It took just about twenty minutes to venture through the line at the border between Greece and Bulgaria and another ten minutes to clear customs and immigrations with another stamp in my passport.
I last was in Bulgaria in September 2016, so this crossing doesn’t add another country to my growing list. What it represents, however, is fulfilling a promise to myself to return to Bulgaria so I could spend more time exploring—especially its diverse wine regions. For two days back in 2016, I wandered downtown Sofia, the country’s capital and its colorful markets, national gallery, and other downtown sights like the Alexander Nevsky Cathedral.
The night before I left for Macedonia, I enjoyed local Bulgarian food with a bottle of Bulgarian red wine. The flavors, complexity, and rich texture of that wine surprised me. Made from Gamza, a red wine grape grown in the northwestern part of the country, it’s not a varietal indigenous to Bulgaria. You can find it in Romania and in Hungary where it’s called Kadarka. I loved the wine that night and appreciated the servers who suggested I try local Bulgarian Gamza. As I sipped and wondered about the wine, it occurred to me, I know nothing about Eastern European wines.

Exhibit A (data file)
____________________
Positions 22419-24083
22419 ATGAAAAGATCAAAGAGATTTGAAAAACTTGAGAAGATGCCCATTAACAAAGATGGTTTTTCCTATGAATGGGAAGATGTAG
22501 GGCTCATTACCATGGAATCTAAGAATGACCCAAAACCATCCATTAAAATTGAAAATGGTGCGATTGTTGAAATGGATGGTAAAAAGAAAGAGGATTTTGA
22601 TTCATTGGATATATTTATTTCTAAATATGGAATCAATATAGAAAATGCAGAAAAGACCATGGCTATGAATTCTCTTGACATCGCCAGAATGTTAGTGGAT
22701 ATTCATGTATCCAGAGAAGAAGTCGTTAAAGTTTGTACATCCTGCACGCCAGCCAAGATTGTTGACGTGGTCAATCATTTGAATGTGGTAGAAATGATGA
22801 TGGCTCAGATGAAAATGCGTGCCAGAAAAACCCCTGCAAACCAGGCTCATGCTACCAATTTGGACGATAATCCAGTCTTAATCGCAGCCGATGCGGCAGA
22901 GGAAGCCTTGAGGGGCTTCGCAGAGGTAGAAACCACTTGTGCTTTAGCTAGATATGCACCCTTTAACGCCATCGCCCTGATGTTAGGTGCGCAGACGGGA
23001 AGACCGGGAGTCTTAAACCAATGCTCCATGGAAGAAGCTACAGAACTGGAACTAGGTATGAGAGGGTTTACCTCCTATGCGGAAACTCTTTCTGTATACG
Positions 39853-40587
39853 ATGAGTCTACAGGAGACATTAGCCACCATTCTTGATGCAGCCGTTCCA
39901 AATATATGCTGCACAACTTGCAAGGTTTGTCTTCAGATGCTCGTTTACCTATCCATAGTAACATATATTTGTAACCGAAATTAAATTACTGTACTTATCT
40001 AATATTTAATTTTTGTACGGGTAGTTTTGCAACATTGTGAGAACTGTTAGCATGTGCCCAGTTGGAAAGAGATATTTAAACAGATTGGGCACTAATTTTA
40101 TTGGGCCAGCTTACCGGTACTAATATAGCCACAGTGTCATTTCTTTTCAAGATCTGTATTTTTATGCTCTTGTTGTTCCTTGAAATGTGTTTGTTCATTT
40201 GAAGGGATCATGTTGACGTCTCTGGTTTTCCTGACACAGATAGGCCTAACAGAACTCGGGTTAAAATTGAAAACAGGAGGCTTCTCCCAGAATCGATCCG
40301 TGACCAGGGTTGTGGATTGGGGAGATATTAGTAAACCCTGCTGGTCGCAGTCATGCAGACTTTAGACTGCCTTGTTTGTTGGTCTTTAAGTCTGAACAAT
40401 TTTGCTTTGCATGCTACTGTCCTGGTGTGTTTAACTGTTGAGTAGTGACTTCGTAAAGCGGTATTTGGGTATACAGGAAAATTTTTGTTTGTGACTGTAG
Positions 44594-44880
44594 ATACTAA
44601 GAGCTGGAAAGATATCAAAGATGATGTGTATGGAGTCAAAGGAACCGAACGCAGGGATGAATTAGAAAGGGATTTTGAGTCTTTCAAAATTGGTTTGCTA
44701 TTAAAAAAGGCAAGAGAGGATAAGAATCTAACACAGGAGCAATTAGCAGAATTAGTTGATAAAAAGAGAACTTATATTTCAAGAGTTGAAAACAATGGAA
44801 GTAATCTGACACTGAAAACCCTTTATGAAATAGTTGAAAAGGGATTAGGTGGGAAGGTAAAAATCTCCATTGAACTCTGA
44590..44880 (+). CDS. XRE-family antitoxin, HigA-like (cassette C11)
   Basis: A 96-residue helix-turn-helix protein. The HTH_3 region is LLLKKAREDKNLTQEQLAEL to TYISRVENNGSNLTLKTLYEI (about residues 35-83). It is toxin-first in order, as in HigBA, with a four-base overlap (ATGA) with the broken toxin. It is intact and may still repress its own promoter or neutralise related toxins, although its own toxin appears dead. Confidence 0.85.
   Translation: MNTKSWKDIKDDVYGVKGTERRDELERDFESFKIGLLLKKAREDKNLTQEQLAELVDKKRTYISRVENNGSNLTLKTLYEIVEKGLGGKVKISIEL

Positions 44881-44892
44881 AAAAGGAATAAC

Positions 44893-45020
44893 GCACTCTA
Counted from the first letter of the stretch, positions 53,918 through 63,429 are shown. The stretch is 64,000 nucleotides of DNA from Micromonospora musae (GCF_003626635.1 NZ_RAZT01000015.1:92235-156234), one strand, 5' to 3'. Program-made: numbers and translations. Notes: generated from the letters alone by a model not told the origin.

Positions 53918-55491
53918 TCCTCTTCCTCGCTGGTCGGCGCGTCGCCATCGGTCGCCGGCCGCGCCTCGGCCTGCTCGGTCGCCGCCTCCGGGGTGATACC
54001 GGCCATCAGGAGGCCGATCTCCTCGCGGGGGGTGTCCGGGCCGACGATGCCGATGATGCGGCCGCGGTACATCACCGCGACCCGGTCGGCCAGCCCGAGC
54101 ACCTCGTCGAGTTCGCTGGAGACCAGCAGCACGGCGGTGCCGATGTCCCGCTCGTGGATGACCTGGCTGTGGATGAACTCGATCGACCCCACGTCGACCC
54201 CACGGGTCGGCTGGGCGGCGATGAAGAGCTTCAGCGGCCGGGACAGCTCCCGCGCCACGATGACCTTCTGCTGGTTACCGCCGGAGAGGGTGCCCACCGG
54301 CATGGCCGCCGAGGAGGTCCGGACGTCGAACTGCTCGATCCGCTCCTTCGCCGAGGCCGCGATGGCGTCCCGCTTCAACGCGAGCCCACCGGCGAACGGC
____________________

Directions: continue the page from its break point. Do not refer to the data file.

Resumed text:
In Romania in the Transylvanian capital of Cluj-Napoca, I had a similar experience. So I root my promise to return to this part of the world with curiosity and a desire to learn not just about the wine, but about the people, history, and culture.
Last year I ran out of time before I returned to Bulgaria. My big plan then was to ride my bike all through the Balkans, from the Adriatic to the Black and ultimately Caspian Seas. By the time I got to Kosovo, it was time for me to journey back to Greece and home.
So breaking through the border today represents my return, my promise, and a new journey of adventure and discovery.
I plan to connect with some leaders in the Bulgarian wine and culinary scene and to sit down with them and learn. I’ve got a ton of questions. Ultimately, the experiences I record here on worldrider.com will serve as an outline for my next book. I plan to title it “CORKS” in homage to my last book, “FORKS.” As with the latter, “CORKS” will be much more than a book about wine—it’s a book about people and their passion, struggles, and success.
Today, I head to the smallest town in Bulgaria and one of its most important wine-growing regions where I will meet Militza Zikatanova and her father Nikola, who founded the family-run winery Villa Melnik. The winery represents a dream and homage to the 200-year-old winemaking traditions of his family and the place where he was born.
What excites me the most about Nikola and Villa Melnik is the family’s dedication to preserving indigenous local Melnik grapes—especially at a time when so many producers uprooted the old vines to grow international varietals such as Cabernet Sauvignon, Merlot, and others.
Welcome to Bulgaria. Stay tuned for more of this story.